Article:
Reading Time: 6 Minutes
Isaiah 63 begins with these perplexing words. They are presented in a question and answer format.
[Question] “Who is this that comes from Edom,
from Bozrah in garments stained crimson?
Who is this so splendidly robed,
marching in his great might?”
[Answer] “It is I, announcing vindication,
mighty to save.”
[Question] “Why are your robes red,
and your garments like theirs who tread the wine press?”
[Answer] “I have trodden the wine press alone,
and from the peoples no one was with me;
I trod them in my anger
and trampled them in my wrath;
their juice spattered on my garments,
and stained all my robes.” (Isaiah 63.1-3)
We can add our questions to these verses that are difficult to understand.
Who Is Edom?
The Edomites were traditional enemies of the Hebrews. In a larger sense, Edom represents the evil that plagues us all.
When God says, “I have loved Jacob, but I have hated Esau” (Romans 9.13), we need to know that God does not hate an entire race of people.
For “God so loved the world” is true of the Edomite descendants of Esau, just as it is true of the Hebrew descendants of Abraham.
What God does hate is evil, which is symbolized by Edom.
Why Does God Act Alone?
Verse 3 declares that God acts alone to bring vindication against evil. Why must he act alone?
The Bible teaches that we all are “under the power of sin, as it is written:
‘There is no one who is righteous, not even one;
there is no one who has understanding,
there is no one who seeks God.
‘All have turned aside, together they have become worthless;
there is no one who shows kindness,
there is not even one.'” (Romans 3.9-12)
Step 1 of Alcoholics Anonymous reads, “We admitted we were powerless over alcohol — that our lives had become unmanageable.”
We can substitute any evil that controls us for “alcohol” in this step and it will apply to us.
Since we are powerless to rid ourselves of sin, transgression, iniquity, rebellion, and the like, we need a power greater than ourselves. That is where God arrives and acts to set us free.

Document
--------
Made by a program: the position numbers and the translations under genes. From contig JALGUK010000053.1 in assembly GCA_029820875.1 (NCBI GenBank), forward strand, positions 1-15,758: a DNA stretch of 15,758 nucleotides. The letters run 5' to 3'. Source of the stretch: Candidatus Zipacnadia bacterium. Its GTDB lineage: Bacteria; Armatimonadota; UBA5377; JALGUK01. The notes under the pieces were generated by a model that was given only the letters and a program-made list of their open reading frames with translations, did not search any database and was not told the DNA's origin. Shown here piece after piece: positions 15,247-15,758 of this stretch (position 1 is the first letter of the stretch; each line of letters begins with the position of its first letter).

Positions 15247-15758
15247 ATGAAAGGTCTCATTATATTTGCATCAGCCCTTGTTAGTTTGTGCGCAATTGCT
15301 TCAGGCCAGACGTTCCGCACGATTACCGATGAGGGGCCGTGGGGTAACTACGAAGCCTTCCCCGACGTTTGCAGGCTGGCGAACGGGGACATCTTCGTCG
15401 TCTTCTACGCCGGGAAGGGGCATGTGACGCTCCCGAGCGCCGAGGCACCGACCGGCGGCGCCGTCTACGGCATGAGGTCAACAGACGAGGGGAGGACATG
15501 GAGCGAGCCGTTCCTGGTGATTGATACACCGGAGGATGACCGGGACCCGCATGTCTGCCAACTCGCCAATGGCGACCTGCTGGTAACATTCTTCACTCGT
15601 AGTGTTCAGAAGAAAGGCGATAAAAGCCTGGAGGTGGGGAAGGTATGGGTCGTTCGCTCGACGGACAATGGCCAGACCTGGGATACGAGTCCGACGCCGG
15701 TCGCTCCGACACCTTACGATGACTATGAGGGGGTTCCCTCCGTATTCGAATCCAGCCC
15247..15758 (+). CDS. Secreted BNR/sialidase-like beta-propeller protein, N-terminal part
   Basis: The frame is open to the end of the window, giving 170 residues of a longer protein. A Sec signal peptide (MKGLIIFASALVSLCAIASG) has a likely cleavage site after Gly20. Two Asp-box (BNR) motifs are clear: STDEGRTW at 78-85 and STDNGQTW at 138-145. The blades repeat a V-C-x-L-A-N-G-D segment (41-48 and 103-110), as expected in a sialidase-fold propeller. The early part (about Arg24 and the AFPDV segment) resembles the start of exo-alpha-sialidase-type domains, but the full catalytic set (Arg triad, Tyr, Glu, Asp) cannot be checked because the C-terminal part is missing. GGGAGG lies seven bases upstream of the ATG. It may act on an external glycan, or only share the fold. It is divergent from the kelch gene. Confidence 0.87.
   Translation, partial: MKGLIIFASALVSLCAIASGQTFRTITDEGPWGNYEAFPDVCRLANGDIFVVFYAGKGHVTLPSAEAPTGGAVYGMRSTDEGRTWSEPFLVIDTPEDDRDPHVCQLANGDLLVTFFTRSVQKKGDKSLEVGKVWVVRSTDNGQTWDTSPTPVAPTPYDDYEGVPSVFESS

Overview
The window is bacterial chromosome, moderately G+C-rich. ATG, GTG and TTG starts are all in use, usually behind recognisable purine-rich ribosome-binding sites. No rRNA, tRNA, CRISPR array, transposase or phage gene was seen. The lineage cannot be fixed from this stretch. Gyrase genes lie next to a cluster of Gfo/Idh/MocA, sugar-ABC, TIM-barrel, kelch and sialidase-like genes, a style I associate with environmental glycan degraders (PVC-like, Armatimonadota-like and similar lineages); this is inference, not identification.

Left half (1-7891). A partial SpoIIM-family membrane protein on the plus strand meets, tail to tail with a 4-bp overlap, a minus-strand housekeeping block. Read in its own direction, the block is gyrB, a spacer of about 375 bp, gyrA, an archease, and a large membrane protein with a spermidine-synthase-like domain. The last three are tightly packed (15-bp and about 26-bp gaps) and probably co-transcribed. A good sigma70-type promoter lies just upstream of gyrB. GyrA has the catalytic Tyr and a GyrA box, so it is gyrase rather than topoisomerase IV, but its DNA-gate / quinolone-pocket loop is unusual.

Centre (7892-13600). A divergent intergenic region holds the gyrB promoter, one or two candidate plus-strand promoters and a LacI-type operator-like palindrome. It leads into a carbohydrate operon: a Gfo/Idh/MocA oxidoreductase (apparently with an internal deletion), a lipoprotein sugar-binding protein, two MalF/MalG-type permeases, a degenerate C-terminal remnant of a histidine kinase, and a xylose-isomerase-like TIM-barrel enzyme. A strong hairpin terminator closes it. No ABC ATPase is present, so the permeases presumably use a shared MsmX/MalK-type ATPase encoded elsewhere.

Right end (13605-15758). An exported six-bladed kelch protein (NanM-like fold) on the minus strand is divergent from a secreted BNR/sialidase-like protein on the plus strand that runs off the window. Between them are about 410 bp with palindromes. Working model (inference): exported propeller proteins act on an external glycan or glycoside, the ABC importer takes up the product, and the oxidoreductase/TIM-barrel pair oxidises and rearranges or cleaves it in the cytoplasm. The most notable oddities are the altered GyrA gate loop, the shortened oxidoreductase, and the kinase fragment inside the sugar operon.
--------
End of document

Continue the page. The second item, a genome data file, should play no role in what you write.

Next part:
God’s Vindication Seems Severe
If these words in Isaiah 63 are literal, isn’t God’s vindication severe and harsh?
It is important to remember that God hates evil. He hates evil for the harm that it does to the humans he loves.
Let’s not forget that God loves people, but hates evil. That will assist our understanding of harsh passages like this one.
We also can balance these words with those from Isaiah 53. The One who brings vindication against evil is also the Suffering Servant, who was crushed for our inequities.
Surely he has borne our infirmities
and carried our diseases;
yet we accounted him stricken,
struck down by God, and afflicted.
But he was wounded for our transgressions,
crushed for our iniquities;
upon him was the punishment that made us whole,
and by his bruises we are healed.
All we like sheep have gone astray;
we have all turned to our own way,
and the Lord has laid on him
the iniquity of us all. (Isaiah 53.4-6)
One of the greatest pleasures of my life is to see how God transforms his enemies through his redeeming love. The expression, “God defeats his enemies by making them friends,” is an awesome testament to his character.
Does God’s Love Eliminate Judgment?
The final question about God’s love and judgment must not be overlooked. The Gospels (Matthew, Mark, Luke, and John) are given that designation because they are good news. They tell the good news story of God’s love.
Even though the Gospels are filled with the best new humanity could ever hear, they also contain several warnings about judgment.
I love to emphasize God’s love and find it hard to write about judgment.
To balance my easy going outlook, I frequently quote the question Abraham asked God, “Shall not the Judge of all the earth do what is just?” (Genesis 18.25).
God is the Judge of all the earth. We can count on God bringing justice to every aspect of life, and that includes making right the wrongs of humans.
There is a multitude of evil on the earth. People have two choices. They can experience God life-changing love, or they can meet the Judge in his judgment.
About This Blog
Rudy Ross has some excellent insights into this passage. I encourage you to listen to Rudy’s thoughts on the Bob Spradling YouTube channel.
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